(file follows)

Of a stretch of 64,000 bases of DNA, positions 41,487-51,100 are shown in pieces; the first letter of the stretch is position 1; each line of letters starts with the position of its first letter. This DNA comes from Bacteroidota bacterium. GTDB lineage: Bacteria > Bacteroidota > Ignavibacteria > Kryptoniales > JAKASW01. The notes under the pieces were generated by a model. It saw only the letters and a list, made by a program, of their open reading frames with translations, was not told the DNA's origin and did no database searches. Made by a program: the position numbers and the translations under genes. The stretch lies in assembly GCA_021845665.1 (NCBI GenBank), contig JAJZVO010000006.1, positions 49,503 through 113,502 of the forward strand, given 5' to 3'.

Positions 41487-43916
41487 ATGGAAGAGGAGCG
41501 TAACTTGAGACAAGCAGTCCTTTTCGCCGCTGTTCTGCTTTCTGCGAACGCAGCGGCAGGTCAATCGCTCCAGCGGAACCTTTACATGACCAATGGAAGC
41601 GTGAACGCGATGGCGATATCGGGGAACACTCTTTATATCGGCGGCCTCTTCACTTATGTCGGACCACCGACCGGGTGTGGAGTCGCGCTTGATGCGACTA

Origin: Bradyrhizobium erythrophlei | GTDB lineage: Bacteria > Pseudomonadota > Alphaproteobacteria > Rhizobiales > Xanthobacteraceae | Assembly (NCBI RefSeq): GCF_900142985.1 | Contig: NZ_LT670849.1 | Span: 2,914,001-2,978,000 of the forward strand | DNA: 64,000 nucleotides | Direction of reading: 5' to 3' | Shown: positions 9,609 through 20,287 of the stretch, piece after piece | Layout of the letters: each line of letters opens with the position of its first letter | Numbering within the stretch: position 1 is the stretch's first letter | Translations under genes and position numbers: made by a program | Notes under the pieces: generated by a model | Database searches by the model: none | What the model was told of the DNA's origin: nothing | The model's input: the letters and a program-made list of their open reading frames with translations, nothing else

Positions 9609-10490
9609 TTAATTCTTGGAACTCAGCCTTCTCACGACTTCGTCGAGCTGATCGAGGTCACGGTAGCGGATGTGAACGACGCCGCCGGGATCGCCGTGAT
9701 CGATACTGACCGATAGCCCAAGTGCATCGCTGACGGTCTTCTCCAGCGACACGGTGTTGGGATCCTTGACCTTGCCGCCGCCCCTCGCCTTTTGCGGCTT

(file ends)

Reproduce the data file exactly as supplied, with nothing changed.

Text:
Of a stretch of 64,000 bases of DNA, positions 41,487-51,100 are shown in pieces; the first letter of the stretch is position 1; each line of letters starts with the position of its first letter. This DNA comes from Bacteroidota bacterium. GTDB lineage: Bacteria > Bacteroidota > Ignavibacteria > Kryptoniales > JAKASW01. The notes under the pieces were generated by a model. It saw only the letters and a list, made by a program, of their open reading frames with translations, was not told the DNA's origin and did no database searches. Made by a program: the position numbers and the translations under genes. The stretch lies in assembly GCA_021845665.1 (NCBI GenBank), contig JAJZVO010000006.1, positions 49,503 through 113,502 of the forward strand, given 5' to 3'.

Positions 41487-43916
41487 ATGGAAGAGGAGCG
41501 TAACTTGAGACAAGCAGTCCTTTTCGCCGCTGTTCTGCTTTCTGCGAACGCAGCGGCAGGTCAATCGCTCCAGCGGAACCTTTACATGACCAATGGAAGC
41601 GTGAACGCGATGGCGATATCGGGGAACACTCTTTATATCGGCGGCCTCTTCACTTATGTCGGACCACCGACCGGGTGTGGAGTCGCGCTTGATGCGACTA

Origin: Bradyrhizobium erythrophlei | GTDB lineage: Bacteria > Pseudomonadota > Alphaproteobacteria > Rhizobiales > Xanthobacteraceae | Assembly (NCBI RefSeq): GCF_900142985.1 | Contig: NZ_LT670849.1 | Span: 2,914,001-2,978,000 of the forward strand | DNA: 64,000 nucleotides | Direction of reading: 5' to 3' | Shown: positions 9,609 through 20,287 of the stretch, piece after piece | Layout of the letters: each line of letters opens with the position of its first letter | Numbering within the stretch: position 1 is the stretch's first letter | Translations under genes and position numbers: made by a program | Notes under the pieces: generated by a model | Database searches by the model: none | What the model was told of the DNA's origin: nothing | The model's input: the letters and a program-made list of their open reading frames with translations, nothing else

Positions 9609-10490
9609 TTAATTCTTGGAACTCAGCCTTCTCACGACTTCGTCGAGCTGATCGAGGTCACGGTAGCGGATGTGAACGACGCCGCCGGGATCGCCGTGAT
9701 CGATACTGACCGATAGCCCAAGTGCATCGCTGACGGTCTTCTCCAGCGACACGGTGTTGGGATCCTTGACCTTGCCGCCGCCCCTCGCCTTTTGCGGCTT